Indian tribal rights led the Supreme Court’s docket today. In one case, the Court held that the federal Bankruptcy Code abrogated the sovereign immunity of tribal governments. And in another, this time upholding tribal rights, the Court held upheld the constitutionality of the Indian Child Welfare Act (ICWA), with its arguably discriminatory provision requiring the placement of foster or adoptive Indian children with Indian caretakers. Justice Gorsuch, perhaps the Court’s most interested and knowledgeable member concerning tribal rights and interests, was the lone dissenter in the bankruptcy case and provided a unique historical perspective in a scholarly concurrence in the ICWA case. Finally, a unanimous Court held that the Constitution allows the retrial of a defendant who had been tried in an improper venue before jurors drawn from the wrong district. Three interesting and detailed opinions, none reflecting any major division in the Court, though perhaps Justices Thomas and Alito might seem to live on an island of their own.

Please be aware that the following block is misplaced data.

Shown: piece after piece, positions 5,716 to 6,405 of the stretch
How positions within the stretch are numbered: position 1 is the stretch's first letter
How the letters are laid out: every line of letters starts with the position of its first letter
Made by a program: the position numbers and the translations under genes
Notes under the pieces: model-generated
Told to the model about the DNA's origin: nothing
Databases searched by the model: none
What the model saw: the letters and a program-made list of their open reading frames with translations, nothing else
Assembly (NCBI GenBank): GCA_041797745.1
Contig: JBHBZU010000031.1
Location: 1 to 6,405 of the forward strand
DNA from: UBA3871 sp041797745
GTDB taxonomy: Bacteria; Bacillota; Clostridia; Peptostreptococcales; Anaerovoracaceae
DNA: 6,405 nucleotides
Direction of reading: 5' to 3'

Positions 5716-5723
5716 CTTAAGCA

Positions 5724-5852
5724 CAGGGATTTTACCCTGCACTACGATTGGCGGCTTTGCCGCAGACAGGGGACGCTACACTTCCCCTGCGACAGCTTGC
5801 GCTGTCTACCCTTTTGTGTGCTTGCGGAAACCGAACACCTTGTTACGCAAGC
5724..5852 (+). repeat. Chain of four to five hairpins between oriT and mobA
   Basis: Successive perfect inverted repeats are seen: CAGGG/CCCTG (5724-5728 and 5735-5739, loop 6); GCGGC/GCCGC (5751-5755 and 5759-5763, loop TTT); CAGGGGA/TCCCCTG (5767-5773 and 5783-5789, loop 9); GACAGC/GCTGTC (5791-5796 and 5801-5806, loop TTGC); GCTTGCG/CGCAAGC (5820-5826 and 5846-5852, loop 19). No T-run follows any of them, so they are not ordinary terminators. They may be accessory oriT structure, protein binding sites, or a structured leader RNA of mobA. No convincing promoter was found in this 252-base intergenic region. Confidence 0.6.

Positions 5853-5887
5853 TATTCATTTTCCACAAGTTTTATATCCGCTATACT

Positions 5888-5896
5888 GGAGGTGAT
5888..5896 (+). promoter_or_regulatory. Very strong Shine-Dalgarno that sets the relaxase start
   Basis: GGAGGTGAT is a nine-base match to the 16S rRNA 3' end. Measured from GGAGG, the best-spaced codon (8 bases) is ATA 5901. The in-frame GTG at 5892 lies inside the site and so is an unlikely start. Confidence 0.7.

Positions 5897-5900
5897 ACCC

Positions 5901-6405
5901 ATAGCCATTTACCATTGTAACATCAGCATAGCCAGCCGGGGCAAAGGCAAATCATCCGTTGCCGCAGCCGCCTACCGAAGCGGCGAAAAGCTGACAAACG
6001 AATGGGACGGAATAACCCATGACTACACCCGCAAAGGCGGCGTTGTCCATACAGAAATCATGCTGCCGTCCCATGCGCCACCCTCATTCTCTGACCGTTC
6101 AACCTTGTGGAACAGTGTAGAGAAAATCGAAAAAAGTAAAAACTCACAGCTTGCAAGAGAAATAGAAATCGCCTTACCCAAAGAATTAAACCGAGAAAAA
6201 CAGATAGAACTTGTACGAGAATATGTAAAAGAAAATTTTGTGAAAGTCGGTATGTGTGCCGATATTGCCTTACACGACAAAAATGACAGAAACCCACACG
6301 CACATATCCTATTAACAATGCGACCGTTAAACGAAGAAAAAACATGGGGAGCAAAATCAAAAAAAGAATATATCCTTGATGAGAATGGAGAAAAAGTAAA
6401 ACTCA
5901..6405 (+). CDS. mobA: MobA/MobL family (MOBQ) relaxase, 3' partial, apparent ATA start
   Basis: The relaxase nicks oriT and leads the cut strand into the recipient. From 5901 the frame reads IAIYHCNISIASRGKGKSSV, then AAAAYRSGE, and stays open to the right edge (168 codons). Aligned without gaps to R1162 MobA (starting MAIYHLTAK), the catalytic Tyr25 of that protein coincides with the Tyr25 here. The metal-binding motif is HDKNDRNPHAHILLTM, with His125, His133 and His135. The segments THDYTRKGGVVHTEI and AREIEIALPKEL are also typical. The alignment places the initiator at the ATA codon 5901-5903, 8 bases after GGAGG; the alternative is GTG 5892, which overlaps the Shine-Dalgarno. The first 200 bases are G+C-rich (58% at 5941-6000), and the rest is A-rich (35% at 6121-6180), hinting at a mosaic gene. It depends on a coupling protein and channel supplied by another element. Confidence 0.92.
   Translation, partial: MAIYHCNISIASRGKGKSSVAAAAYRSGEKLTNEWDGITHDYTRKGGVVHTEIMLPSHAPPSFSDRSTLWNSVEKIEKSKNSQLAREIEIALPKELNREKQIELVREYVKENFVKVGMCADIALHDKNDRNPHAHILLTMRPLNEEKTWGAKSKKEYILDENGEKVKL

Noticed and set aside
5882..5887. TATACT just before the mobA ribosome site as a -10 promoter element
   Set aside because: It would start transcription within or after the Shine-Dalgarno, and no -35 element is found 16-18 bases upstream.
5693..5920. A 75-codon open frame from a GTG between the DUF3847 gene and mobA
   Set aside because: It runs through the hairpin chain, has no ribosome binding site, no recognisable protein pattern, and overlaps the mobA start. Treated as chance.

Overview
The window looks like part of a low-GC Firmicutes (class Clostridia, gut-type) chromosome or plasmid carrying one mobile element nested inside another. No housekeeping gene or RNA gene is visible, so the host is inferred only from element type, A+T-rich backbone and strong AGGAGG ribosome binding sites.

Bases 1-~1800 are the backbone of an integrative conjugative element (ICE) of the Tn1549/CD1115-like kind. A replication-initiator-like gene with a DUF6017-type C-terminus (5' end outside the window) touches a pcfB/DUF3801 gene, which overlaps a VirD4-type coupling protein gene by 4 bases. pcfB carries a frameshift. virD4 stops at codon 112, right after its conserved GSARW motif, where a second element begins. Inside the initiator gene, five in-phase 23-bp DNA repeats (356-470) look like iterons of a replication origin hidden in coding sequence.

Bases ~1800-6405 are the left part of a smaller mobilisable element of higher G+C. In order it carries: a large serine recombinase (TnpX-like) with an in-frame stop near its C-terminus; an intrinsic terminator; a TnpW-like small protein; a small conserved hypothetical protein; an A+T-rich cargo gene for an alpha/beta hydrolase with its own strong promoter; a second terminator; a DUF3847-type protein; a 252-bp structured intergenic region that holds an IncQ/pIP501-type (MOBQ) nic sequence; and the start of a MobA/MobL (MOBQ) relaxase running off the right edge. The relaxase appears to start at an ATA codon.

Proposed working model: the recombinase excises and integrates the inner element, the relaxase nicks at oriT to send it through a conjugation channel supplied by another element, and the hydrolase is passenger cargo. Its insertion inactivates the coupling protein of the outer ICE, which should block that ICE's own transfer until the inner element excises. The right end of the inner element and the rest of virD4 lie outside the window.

We have previously discussed (here and here) the complex issues surrounding the resumption of jury trials during the COVID-19 pandemic. We cautioned that the various experimental efforts to resume jury trials taking place in courts around the country were likely to meet with a host of practical and jurisprudential problems. A few weeks later, it appears that our assessment was, if anything, too optimistic. Many of the states that had been taking first steps toward resuming jury trials in some form are now shutting down those experiments because of the spike in COVID-19 cases that is ...
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